UW-Stout head football coach Clayt Birmingham said the Blue Devils prepare their players to handle adversity. And boy, are they dealing with adversity now.
The Wisconsin Intercollegiate Athletic Conference announced Monday evening it has canceled its fall conference seasons and championships, wiping out the 2020 slates for UW-Stout and UW-Eau Claire football, women’s soccer, women’s volleyball and men’s and women’s cross country. Women’s tennis and women’s golf, which typically compete in both the fall and spring, will also be suspended during the fall term.
“It’s a sad day for football, for our conference,” Birmingham said in a phone interview. “You knew it could possibly happen, but you always had that hope that we’d play some games. Not all of them, but we’d play five to seven games, that’s what we were hoping for. But it is what it is.”
While the WIAC’s statement did not detail the status of nonconference games, UW-Stout Associate Athletic Director Erin Sullivan said no contests of any kind will be played by WIAC schools during the fall. She did say the door was open for individual institutions to explore scheduling a predetermined, limited amount of contests against outside competition in the spring for football, women’s soccer and women’s volleyball if the state of the coronavirus pandemic improves.
The WIAC would still not keep standings or name a champion in those sports if play resumed in the spring, Sullivan said.
Universities will have the opportunity to establish practice opportunities within the limitations provided by the NCAA throughout the 2020-21 academic year.
Determinations for the winter season will be made at a later date, the conference said in a release. WIAC chancellors had a phone meeting Monday afternoon to finalize the fall plan according to the Wisconsin State Journal.
“This is heartbreaking for our fall student-athletes, coaches, and staff,” Sullivan said in an email. “Our conference exhausted many options, but ensuring safety was always of the utmost importance. We will do our absolute best to provide our student-athletes with meaningful practice opportunities so they can play the sport they love in some facet.”
Birmingham said he got a text message from UW-Stout Athletic Director Duey Naatz at 5:20 p.m. alerting him of an incoming email regarding the status of the fall. The email arrived 10 minutes later and the information needed to be forwarded to players before the news was released to the public at 6 p.m.
“I read his email quick on what the WIAC told us and then I had to fire it out,” Birmingham said. “Ever since then I’ve been setting up Zoom meetings and answering questions and talking to (media).”
Birmingham said he was planning on calling each senior Monday night to hear the players’ initial thoughts. Due to the lack of athletic scholarships at the DIII level, most would need to pay another year’s worth of tuition to continue their athletic career.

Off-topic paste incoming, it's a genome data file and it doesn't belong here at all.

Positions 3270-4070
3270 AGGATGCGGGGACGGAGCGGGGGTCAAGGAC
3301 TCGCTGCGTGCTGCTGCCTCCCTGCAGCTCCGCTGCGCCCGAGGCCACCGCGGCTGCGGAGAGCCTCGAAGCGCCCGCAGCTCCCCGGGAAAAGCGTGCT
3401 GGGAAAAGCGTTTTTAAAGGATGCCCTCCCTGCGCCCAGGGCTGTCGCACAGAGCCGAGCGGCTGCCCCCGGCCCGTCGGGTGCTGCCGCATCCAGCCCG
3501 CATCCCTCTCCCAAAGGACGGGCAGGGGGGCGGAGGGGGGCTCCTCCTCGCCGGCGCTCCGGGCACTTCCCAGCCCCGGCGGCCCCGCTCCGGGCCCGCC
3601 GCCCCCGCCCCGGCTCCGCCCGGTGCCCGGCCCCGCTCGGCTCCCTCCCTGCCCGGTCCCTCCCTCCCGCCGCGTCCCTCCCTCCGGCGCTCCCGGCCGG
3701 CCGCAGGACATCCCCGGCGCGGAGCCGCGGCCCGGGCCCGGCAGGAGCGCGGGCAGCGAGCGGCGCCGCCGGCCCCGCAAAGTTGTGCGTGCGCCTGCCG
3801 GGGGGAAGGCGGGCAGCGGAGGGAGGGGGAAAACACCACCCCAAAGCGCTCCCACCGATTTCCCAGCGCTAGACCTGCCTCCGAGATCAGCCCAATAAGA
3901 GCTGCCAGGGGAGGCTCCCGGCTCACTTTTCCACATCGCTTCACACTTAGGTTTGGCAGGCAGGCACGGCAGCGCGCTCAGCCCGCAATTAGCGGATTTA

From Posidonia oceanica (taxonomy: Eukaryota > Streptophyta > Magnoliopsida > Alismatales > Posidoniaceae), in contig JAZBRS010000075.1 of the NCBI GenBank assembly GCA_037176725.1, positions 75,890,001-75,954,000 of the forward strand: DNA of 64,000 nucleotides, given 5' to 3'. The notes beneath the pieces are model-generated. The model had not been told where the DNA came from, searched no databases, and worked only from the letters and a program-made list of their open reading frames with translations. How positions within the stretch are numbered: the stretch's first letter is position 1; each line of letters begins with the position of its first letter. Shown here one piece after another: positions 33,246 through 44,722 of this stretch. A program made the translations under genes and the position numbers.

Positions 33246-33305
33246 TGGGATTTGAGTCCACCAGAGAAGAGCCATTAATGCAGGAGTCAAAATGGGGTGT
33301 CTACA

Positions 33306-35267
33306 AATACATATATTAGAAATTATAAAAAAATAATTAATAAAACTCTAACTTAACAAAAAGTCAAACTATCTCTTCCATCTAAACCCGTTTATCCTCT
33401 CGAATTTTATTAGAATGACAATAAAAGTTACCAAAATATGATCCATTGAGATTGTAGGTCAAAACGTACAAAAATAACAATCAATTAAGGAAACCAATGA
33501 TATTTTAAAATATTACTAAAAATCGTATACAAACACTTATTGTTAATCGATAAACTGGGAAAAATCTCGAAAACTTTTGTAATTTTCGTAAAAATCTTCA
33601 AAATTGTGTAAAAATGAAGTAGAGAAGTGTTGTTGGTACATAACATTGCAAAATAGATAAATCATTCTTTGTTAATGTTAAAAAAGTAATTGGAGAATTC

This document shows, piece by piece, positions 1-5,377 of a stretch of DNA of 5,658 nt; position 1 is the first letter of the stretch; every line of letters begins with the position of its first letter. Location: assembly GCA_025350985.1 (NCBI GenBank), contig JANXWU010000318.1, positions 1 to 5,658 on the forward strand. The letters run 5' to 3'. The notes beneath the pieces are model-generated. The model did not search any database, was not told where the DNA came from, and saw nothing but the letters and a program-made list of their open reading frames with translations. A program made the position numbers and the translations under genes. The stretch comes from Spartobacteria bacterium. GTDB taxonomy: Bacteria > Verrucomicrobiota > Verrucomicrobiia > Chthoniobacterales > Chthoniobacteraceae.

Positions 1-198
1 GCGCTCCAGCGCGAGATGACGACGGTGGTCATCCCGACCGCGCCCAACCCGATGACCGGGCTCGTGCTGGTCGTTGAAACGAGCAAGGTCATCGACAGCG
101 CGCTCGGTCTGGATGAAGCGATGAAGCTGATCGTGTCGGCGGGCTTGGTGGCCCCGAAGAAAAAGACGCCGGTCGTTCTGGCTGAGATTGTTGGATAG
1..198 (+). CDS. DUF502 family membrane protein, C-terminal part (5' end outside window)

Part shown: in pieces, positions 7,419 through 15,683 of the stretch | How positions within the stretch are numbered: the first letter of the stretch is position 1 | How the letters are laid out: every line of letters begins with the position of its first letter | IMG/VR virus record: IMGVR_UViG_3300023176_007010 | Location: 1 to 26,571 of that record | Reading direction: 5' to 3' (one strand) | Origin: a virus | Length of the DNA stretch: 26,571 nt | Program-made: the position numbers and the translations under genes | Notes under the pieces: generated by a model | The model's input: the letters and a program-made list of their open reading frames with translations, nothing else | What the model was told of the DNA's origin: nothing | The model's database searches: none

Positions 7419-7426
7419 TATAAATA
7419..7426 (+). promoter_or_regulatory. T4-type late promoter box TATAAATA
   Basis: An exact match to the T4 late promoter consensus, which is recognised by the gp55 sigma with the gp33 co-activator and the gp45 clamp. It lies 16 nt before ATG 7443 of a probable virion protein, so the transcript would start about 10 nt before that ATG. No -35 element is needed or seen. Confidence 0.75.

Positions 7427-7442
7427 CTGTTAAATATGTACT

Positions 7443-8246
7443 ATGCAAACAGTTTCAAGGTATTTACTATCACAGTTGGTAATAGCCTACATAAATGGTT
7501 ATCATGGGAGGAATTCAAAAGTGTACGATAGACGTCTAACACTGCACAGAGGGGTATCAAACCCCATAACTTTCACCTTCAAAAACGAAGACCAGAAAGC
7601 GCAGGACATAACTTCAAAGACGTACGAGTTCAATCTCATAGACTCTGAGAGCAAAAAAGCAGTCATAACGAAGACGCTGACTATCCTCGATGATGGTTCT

The UW-Eau Claire athletic department declined comment on the situation on Monday night. Football coach Wesley Beschorner said he was planning on speaking with his team that evening.
Other WIAC schools did issue individual statements, detailing the difficulty in coming to this decision.
“Today’s announcement from the WIAC and Council of Chancellors has been a very difficult one in our athletic department,” said UW-Oshkosh Director of Athletics Darryl Sims. “In an effort to explore possible opportunities, we, as a conference, agreed that this is the best path forward given the guidelines set forth by the NCAA and the resocialization process. We certainly understand this decision is an unpleasant one, but we hope our student-athletes, coaches, administrators and support staff all appreciate and understand that their health, safety and well-being were the driving force behind this decision.”
“I am proud of the conference and our fellow member institutions for putting together a plan to return to play as soon and as safely as possible,” said UW-Whitewater Interim Athletic Director Ryan Callahan. “While I’m disappointed that our teams won’t be able to compete this fall, I’m confident in the abilities of our head coaches and support staff to create an atmosphere of learning and growth with our teams through other opportunities during the fall semester.”
The WIAC’s decision came just hours after three other Division III conferences with footprints in Wisconsin — the Midwest Conference, Northern Athletics Collegiate Conference and College Conference of Illinois and Wisconsin — announced similar moves.
Fall athletes and coaches now potentially have a full year ahead of them before their next competitive action. So, what do they do?
“Good question,” Birmingham said. “We have a staff meeting with all the sports with our administration at 9 a.m. tomorrow. Right after that, once we hear more of the rules and clarity on the whole thing, we’re going to get together as a football staff. We’ll be working all day tomorrow to try and figure out a plan.”